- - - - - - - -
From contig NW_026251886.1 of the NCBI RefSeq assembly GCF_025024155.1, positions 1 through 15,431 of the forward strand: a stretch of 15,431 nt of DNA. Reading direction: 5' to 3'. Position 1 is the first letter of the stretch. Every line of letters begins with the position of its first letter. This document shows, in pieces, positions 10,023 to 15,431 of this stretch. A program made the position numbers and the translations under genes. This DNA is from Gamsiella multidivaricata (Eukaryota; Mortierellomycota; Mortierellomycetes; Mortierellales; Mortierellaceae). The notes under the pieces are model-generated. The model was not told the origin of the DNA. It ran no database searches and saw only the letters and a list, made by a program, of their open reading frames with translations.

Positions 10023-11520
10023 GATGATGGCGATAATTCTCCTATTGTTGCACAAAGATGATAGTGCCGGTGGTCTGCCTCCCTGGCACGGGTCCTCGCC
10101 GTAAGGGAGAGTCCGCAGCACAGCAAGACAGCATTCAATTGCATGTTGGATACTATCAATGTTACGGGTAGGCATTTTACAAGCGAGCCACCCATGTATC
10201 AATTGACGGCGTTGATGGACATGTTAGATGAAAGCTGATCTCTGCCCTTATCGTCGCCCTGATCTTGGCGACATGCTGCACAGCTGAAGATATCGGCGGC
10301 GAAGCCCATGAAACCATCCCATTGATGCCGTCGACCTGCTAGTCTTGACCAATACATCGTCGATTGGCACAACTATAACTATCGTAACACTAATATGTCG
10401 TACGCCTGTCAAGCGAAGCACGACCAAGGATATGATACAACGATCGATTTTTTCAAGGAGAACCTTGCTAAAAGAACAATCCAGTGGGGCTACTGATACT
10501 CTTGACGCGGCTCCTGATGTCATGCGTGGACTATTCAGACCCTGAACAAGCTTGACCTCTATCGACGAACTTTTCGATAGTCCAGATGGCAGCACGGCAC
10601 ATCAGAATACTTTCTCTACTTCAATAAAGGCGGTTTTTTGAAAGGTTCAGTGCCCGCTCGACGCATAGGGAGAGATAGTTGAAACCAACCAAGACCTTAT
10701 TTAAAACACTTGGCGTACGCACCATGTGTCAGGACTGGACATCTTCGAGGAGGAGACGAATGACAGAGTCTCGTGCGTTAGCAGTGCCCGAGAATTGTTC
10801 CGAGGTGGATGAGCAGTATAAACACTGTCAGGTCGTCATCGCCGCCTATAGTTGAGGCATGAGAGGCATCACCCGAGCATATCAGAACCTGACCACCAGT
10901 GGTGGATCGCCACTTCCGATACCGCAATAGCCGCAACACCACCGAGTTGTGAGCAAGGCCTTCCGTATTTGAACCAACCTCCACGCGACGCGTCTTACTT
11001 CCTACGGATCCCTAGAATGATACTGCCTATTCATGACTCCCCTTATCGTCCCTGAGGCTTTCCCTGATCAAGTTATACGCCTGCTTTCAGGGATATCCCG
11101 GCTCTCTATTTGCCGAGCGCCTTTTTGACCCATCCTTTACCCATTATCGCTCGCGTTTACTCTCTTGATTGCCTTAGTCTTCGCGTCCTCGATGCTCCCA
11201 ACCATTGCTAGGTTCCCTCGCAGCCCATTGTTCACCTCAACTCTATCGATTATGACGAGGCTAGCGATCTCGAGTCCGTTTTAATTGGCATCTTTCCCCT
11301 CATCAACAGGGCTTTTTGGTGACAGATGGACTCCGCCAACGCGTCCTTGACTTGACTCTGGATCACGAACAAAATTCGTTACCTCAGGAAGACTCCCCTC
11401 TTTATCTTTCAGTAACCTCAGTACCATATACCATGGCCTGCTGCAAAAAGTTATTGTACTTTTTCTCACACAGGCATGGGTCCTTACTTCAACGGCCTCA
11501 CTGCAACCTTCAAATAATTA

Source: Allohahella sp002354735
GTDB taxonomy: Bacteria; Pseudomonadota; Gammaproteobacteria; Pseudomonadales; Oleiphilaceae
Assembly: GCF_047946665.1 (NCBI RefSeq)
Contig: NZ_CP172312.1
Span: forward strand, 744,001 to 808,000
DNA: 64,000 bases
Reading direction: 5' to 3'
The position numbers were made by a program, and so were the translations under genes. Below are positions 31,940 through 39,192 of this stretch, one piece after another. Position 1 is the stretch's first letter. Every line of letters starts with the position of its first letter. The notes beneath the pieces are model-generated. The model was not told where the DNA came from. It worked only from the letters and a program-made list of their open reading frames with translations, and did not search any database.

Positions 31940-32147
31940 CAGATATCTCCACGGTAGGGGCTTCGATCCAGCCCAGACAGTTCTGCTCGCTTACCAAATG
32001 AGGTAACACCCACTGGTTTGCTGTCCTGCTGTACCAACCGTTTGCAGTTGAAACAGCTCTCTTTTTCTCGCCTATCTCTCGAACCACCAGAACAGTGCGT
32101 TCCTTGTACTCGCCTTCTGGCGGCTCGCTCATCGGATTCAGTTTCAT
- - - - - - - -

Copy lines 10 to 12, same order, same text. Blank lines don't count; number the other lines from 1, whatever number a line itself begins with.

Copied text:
10701 TTAAAACACTTGGCGTACGCACCATGTGTCAGGACTGGACATCTTCGAGGAGGAGACGAATGACAGAGTCTCGTGCGTTAGCAGTGCCCGAGAATTGTTC
10801 CGAGGTGGATGAGCAGTATAAACACTGTCAGGTCGTCATCGCCGCCTATAGTTGAGGCATGAGAGGCATCACCCGAGCATATCAGAACCTGACCACCAGT
10901 GGTGGATCGCCACTTCCGATACCGCAATAGCCGCAACACCACCGAGTTGTGAGCAAGGCCTTCCGTATTTGAACCAACCTCCACGCGACGCGTCTTACTT